Prior to this a powerful biocide was used, but due to hazardous conditions with application and handling, in addition to extremely high cost, injection of sodium hypochlorite (free chlorine) was substituted and UV was used to dechlorinate prior to the RO. The target was to reduce free chlorine levels from 1.0 part per million (ppm) to less than 0.01 ppm with 500 ppm of IPA present. The flow rate was 300 litres/minute. The actual concentration was 1.1 ppm free chlorine and 1,300 ppm of IPA with actual reduction down to 0.02 ppm.
A mid-sized brewer in the USA uses well water from a municipal source for plant makeup water. The municipality was forced to begin chlorinating this water due to federal regulation. Unfortunately, the chlorination altered the taste of the product.
The brewery chose to use carbon to remove the free chlorine, but were discouraged because of high capital costs, increased maintenance expenses and difficulty sanitising and cleaning the carbon. The chlorine levels were up to 1.0 ppm, but after a trial period using UV for dechlorination, the brewery reported results of 0.04 ppm to 0.01 ppm. The company therefore elected to eliminate their carbon entirely and use UV dechlorination instead.
Many breweries, soft drinks manufactures and other processors also use UV for general disinfection of product make-up and process water. UV kills all known spoilage microorganisms, including bacteria, viruses, yeasts and moulds (and their spores) and has many advantages over alternative methods. Unlike chemical biocides, UV does not introduce toxins or residue into process water and does not alter the chemical composition, taste, odour or pH of the fluid being disinfected.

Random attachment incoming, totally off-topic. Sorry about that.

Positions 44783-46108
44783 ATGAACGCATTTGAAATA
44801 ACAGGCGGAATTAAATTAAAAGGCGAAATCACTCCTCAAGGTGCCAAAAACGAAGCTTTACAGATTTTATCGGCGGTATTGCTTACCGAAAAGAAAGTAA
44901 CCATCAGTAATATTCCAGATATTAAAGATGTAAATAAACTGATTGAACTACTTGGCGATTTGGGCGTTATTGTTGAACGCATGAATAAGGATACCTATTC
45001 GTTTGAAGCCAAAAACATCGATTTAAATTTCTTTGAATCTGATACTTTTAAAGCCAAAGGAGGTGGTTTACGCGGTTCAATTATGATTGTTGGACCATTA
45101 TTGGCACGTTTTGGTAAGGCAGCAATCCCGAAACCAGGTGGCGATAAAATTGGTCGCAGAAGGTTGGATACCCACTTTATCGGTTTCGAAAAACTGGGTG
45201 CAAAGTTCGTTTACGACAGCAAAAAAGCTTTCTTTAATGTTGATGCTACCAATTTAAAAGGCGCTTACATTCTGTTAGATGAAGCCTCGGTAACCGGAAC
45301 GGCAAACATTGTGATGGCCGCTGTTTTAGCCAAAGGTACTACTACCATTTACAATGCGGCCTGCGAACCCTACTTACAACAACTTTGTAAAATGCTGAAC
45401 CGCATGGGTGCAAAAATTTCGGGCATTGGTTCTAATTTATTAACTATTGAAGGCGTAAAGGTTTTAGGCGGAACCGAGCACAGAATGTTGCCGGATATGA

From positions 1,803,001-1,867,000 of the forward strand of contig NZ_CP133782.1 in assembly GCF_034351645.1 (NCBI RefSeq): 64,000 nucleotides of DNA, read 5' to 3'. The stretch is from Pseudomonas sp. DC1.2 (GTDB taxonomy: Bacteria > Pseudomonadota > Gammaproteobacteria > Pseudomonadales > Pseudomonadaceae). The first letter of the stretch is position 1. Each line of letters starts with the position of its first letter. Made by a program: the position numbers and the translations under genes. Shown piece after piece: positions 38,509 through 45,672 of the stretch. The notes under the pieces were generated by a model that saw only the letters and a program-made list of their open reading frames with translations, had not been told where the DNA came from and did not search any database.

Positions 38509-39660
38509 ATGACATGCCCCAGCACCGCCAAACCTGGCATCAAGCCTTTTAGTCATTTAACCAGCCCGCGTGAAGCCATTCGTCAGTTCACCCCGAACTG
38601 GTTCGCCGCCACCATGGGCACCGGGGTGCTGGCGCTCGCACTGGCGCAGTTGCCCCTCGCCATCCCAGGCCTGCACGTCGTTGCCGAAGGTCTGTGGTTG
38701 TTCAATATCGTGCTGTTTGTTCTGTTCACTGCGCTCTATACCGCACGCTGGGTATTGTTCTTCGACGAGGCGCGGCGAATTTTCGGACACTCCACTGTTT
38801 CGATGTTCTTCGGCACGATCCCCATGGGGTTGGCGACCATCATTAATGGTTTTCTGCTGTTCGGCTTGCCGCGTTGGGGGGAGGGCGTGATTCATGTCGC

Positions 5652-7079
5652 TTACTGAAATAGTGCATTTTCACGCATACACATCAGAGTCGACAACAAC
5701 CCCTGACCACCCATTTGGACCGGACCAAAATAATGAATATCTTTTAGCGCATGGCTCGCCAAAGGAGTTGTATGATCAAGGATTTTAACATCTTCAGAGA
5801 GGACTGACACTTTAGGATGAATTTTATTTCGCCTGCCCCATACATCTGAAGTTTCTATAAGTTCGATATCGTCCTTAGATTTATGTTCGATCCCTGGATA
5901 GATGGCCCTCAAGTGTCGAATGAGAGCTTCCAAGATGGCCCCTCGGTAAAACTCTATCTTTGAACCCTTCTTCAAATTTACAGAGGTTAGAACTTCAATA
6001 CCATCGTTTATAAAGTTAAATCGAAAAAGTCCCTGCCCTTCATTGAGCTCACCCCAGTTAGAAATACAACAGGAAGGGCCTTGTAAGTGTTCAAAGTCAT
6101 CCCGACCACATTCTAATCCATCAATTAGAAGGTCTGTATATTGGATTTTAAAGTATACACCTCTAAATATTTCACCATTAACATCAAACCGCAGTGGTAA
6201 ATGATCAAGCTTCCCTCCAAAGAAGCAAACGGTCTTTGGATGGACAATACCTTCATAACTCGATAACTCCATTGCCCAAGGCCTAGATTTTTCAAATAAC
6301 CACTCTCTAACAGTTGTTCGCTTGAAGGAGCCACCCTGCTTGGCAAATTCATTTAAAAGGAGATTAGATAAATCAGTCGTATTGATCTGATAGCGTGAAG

One example is Shepherd Neame brewery in Kent, one of the oldest in the country. It uses a UV system to treat water drawn from a private well and used for deoxygenated beer cutting. The water passes through the UV treatment chamber before entering a storage tank, and from here it passes through a series of sterile filters before use. In addition to treating cutting water, the UV system also disinfects water used for bottle rinsing.
Another example is Harveys Brewery in Lewes, East Sussex, which uses UV to treat all water drawn from an artesian well which subsequently comes into contact with product. The head brewer commented, 'Although the quality of the water from our well is sound, we wanted to ensure there was no subsequent microbial contamination in-line. We chose UV as it is the simplest system to use with the least operator risk associated with it.'
As can be seen from the above examples, the potential applications for high-intensity, medium-pressure UV for dechlorination and disinfection, and the benefits it brings, cover a wide variety of industries and processes. UV dechlorination offers real opportunities for those willing to invest in this innovative technology.